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Synaesthesia Forum

Synaesthesia [American: synesthesia] comes from the Greek 'syn' (together) + 'aesthesis' (perception), and denotes the blending of different sensory sensations. For example, people with 'coloured hearing' experience colours when they listen to music or the sound of speech. Other examples of synaesthesia include experiencing taste from written words, or the sensation of tactile shapes from smells. The most common form is colours trigged by letters, numbers and words. Synaesthesia is not the same as simple metaphor, which all people do (e.g., saying that anger is red) and is more than simply the artistic sensitivity to colours.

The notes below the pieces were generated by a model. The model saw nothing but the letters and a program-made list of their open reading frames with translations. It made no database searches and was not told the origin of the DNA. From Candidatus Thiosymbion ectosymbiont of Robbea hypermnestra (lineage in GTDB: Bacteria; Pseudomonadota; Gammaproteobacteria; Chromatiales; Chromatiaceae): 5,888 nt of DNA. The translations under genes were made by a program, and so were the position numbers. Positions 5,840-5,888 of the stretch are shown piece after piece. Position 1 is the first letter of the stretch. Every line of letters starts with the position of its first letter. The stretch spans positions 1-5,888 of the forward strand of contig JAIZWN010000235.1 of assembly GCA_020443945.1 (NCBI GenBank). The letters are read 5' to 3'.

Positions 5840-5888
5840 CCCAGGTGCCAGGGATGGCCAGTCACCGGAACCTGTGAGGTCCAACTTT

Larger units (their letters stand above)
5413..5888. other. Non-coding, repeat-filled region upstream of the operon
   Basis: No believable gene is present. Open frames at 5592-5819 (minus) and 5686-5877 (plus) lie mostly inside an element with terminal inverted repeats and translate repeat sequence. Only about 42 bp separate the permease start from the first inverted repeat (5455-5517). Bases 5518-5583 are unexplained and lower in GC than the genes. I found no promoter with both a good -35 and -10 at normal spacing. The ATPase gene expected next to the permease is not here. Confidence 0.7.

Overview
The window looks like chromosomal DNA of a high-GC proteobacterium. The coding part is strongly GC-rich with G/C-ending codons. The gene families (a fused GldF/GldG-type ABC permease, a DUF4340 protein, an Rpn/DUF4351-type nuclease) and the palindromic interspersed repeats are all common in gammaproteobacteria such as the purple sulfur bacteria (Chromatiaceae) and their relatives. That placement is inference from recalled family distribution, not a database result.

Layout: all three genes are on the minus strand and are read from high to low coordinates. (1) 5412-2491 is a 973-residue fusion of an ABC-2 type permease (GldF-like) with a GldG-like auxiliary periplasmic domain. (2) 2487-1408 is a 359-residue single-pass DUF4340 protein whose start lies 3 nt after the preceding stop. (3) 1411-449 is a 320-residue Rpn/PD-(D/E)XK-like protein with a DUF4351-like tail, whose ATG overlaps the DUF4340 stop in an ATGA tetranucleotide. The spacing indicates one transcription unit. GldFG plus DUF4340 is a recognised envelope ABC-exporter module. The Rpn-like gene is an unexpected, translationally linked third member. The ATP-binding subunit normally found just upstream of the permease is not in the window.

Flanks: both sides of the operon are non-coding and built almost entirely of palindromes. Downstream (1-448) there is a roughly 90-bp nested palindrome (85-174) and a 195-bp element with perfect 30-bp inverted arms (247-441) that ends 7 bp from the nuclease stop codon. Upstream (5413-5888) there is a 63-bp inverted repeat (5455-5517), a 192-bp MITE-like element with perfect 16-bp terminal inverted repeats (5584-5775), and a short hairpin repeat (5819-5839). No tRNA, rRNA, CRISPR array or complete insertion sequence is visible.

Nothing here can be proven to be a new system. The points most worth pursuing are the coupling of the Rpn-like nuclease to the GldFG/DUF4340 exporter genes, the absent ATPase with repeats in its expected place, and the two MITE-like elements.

Synaesthesia is automatic and cannot be controlled at will. Research has shown that synaesthetes have their experiences from a very young age, and that the pre-disposition passes down through families. Our research at the University of Edinburgh, in the UK, aims to understand the inheritance, prevalence and underling psychological mechanisms of synaesthesia. We'are particularly interested in those variants that are triggered by language, although we have studied many other different forms (e.g., music-colour).



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04/06/2008 updated